Technical University of Munich researchers explore using algae to make carbon fiber

The process uses algae to convert CO2 from the atmosphere and manufacturing exhaust into algae oil, which is then used to produce polyacrylonitrile (PAN) carbon fiber precursor. 

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Researchers at the Technical University of Munich (TUM, Munich, Germany) have been developing a process that uses algae to remove CO2 from the atmosphere and subsequently to make carbon fiber.

According to TUM, algae is used to convert CO2 from the atmosphere, power plants or steel processing exhaust into algae oil. In a subsequent step the algae oil is then used to produce polyacrylonitrile (PAN) fibers, which are then chared using parabolic solar reflectors in order to yield carbon fibers in a CO2-neutral manner.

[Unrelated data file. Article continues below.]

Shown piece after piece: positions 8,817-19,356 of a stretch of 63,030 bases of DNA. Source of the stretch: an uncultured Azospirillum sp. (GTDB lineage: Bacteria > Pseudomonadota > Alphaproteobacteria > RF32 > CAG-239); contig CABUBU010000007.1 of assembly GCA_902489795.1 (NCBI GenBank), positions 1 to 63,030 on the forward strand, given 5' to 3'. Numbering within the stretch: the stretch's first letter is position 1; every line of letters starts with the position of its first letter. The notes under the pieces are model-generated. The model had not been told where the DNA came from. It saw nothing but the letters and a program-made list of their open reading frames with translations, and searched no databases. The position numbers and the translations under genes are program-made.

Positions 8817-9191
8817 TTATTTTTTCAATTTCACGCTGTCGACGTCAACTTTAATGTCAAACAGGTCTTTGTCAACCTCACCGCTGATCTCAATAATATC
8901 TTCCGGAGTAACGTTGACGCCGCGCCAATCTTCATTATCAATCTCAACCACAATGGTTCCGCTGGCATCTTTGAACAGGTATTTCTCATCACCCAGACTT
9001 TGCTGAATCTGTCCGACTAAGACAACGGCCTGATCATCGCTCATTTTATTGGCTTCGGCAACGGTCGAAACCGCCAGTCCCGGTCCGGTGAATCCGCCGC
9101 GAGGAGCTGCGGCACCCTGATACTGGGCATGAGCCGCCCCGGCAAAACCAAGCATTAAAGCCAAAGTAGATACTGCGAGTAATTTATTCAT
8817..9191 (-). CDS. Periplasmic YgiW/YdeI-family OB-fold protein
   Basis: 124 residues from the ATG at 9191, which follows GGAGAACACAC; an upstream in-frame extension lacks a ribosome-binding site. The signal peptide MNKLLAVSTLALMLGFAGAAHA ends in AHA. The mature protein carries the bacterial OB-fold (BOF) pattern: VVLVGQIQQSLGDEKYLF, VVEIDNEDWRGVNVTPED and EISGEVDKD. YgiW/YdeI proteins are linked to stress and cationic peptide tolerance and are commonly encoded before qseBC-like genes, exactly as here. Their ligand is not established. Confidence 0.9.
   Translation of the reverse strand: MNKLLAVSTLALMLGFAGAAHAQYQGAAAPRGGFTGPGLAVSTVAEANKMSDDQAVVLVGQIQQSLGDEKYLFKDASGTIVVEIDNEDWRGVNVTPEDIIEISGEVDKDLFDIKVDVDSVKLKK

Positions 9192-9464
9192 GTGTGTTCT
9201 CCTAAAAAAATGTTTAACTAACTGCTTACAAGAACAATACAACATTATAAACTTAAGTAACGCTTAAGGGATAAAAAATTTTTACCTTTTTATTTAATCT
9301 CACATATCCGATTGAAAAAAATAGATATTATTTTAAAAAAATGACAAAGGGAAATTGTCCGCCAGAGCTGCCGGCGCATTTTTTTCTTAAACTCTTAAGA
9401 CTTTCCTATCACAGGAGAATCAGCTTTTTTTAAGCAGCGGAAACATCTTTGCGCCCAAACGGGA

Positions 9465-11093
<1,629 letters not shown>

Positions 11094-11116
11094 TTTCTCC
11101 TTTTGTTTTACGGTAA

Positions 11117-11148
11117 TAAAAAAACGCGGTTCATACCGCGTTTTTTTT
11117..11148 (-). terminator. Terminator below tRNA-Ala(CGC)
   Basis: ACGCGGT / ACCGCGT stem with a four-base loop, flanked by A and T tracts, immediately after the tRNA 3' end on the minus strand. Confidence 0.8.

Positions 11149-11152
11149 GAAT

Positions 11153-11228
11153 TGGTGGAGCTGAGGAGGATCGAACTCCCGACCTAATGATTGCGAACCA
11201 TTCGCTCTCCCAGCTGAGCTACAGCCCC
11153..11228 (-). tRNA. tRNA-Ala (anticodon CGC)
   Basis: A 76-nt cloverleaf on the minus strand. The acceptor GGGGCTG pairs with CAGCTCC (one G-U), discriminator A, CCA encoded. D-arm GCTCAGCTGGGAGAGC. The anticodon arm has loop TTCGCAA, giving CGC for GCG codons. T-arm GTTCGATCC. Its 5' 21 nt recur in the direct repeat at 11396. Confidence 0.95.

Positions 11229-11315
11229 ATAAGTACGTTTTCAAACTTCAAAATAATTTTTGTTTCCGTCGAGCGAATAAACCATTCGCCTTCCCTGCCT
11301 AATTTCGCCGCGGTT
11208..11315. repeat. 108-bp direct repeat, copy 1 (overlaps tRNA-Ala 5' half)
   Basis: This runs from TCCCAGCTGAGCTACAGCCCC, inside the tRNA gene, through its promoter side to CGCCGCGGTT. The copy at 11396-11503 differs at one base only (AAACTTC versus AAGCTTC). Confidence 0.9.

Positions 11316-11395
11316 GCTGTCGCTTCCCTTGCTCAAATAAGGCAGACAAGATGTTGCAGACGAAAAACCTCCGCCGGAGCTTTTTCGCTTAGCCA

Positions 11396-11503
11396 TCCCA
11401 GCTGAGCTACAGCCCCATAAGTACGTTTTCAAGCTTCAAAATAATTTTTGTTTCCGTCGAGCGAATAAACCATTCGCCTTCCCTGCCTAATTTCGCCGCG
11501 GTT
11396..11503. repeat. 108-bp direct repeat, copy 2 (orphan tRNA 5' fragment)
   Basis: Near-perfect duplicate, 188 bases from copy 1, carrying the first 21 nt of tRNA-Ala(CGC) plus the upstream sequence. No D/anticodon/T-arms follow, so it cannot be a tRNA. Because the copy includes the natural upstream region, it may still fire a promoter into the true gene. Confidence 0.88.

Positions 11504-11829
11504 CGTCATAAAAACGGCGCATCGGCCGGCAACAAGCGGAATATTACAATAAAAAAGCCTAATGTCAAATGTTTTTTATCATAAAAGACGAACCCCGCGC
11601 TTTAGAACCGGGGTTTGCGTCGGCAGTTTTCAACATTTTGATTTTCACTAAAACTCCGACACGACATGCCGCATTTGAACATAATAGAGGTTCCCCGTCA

Professor Thomas Brück heads the project along with a team at the Algae Cultivation Center of the Technical University of Munich. According to Brück, large-scale plants are conceivable in Europe and North Africa. "The system is easily scalable to large areas," says Brück. "Plants which together would cover the size of Algeria would offset all CO2 emissions from air transport."

According to TUM, the carbon fibers derived from algae are no different from conventional fibers and can be used in existing processes.

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